Every person, even prison director, prosecutor or visitor, is screened by x-ray devices before entering the waiting hall. The device is monitored on two separate displays. Additionally, high-resolution images of the irides of the eyes of the people, prison personnel's once only and the visitors' each time, are recorded for authentication by iris recognition.[6]

A picture of every inmate is fixed on the outer wall of his cell. Inmates can lock up the door of their cells from the inside to protect themselves against attacks. The cell door can be opened with guard's key. The inmates can also alarm the prison security by pushing a button on the cell wall.[6]

For the outdoor security of the facility, gendarmerie units are responsible.[5]


With the establishment of modern correctional facilities in Turkey, defendants and convicts are detained in different prisons classified after the type of crime. In Silivri Prison, a separate wing is assigned to male criminals between 18 and 21 years of age convicted of juvenile delinquency other than of drug-related crime. The penal reform aiming at improvement of activities like education and training, penological rehabilitation and psychosocial rehabilitation services is fulfilled in Silivri Prison.[3]

Right after the completion of the complex, around 3,500 of the 5,500 inmates of the 40-year-old Bayrampaşa Prison were transferred to Silivri. The relocation of the defendants and the convicts charged for crimes like drug offense, theft, murder or robbery started on June 6, 2008.[4]

Ergenekon trial[edit]

The Ergenekon trials, relating to the Ergenekon organization, an alleged clandestine network formed by former and active military and security officers, politicians, journalists, academics and mafia leaders, who allegedly attempted to overthrow the government, is being held since October 20, 2008 in the purpose-built Silivri Prison courtroom.[2]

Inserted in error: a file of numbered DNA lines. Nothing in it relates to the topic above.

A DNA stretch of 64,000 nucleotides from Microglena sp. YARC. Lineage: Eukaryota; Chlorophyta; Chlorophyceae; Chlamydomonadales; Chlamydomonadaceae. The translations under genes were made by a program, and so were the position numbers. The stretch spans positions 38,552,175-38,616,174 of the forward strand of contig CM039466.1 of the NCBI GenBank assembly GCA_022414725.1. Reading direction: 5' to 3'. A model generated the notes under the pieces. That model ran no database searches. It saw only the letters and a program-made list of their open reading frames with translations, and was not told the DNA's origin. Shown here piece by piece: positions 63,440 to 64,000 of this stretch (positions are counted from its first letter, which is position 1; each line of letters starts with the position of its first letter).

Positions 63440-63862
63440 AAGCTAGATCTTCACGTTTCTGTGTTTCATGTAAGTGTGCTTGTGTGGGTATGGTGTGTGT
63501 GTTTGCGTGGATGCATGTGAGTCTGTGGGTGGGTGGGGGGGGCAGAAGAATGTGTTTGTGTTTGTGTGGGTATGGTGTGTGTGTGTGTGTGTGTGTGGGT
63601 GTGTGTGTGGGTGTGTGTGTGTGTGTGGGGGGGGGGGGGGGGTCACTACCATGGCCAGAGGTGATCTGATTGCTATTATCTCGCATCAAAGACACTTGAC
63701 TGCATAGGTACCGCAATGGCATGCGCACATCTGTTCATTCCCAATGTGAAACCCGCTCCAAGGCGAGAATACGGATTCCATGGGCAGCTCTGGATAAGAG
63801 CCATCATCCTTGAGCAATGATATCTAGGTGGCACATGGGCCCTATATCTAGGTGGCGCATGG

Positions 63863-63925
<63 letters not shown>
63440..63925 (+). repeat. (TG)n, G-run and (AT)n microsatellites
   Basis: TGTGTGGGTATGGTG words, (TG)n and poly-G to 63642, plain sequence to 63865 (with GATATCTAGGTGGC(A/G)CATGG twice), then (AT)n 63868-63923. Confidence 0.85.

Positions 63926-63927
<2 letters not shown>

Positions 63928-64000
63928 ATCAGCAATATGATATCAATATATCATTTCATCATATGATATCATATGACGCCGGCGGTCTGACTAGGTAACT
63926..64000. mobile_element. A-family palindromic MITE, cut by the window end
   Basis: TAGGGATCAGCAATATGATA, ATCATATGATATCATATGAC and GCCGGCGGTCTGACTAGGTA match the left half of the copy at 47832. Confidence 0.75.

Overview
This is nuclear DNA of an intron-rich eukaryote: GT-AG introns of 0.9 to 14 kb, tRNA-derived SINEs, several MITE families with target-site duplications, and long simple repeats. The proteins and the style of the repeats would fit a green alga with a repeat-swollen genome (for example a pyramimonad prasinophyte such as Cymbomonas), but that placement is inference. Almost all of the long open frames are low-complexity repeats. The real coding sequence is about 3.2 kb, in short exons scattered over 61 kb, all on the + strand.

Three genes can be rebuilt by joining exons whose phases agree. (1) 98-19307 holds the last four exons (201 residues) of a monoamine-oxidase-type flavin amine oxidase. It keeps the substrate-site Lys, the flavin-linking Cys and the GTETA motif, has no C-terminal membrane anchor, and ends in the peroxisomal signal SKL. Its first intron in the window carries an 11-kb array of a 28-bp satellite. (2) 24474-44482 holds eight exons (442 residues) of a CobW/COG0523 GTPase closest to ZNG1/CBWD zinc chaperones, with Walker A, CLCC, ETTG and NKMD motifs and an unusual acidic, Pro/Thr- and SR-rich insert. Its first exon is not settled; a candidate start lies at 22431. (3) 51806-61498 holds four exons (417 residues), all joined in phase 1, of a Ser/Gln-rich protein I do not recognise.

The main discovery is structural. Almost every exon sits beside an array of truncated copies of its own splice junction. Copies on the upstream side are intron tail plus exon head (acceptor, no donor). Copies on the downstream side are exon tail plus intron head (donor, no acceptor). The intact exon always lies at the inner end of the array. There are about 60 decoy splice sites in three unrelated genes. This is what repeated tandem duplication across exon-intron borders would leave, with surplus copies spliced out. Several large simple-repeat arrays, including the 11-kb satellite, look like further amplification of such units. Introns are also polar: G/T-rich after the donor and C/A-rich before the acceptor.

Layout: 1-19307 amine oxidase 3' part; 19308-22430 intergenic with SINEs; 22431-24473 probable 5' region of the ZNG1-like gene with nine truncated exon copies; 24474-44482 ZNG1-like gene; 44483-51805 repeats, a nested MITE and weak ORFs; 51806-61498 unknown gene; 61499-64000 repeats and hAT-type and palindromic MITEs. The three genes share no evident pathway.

For security reasons, Silivri Prison Complex was chosen to host the Ergenekon trial. In order to avoid the risky and time-consuming transportation of the confined suspects to a courthouse in 80 km (50 mi) away Istanbul, the hearings are held at the courtroom inside the prison complex.[1]

However, as the number of defendants and hence the number of lawyers attending the hearings increased in process of the trial, the existing courtroom became unsatisfactory. In June 2009, the prison's sport hall was converted for the term of the trial into a maxi courtroom with a capacity for 753 people including defendants, witnesses, lawyers, spectators and the press members. A box with railing, sufficient large for 180 defendants, is situated in the middle of the courtroom.[7][8]

Meanwhile, the former courtroom, with an original capacity for 203 people, was also enlarged to hold 405 people.[8]

Notable inmates[edit]

Arrested in the Ergenekon investigations (2007-2011)[edit]

Arrested after in the 2016's coup d'état attempt[edit]


  1. ^ a b Sarıboğa, Veli (2008-05-17). "Ergenekon davası Silivri'de görülecek". Sabah (in Turkish). Retrieved 2010-01-30.
  2. ^ a b c d "All statements in Ergenekon trial to be recorded in Silivri Prison". Today's Zaman. 2008-10-08. Retrieved 2009-09-11.
  3. ^ a b c "Bayrampaşa Cezaevindeki hükümlü ve tutukluların nakline başlandı" (in Turkish). Ministry of Justice-Press and Public Relations. Retrieved 2010-01-30.
  4. ^ a b c d "Silivri Cezaevi'ne mahkum sevkiyatı başladı" (in Turkish). Haber Silivri. 2008-06-06. Archived from the original on January 24, 2009. Retrieved 2009-09-09.
  5. ^ a b c d e "Colossal prison to open by March". Turkish Daily News. 2008-01-29. Archived from the original on 2008-01-30. Retrieved 2017-08-03.
  6. ^ a b c d e f Özçakmak, Şükran (2008-03-11). "'AB' tipi cezaevi!". Milliyet (in Turkish). Retrieved 2010-01-30.
  7. ^ "Silivri Cezaevi'ne yeni duruşma salonu". CNN Türk (in Turkish). 2009-06-14. Retrieved 2010-01-30.
  8. ^ a b "Ergenekon trial to get more space". Silivri Portal. 2008-07-13. Archived from the original on 2010-02-21. Retrieved 2010-01-30.

External links[edit]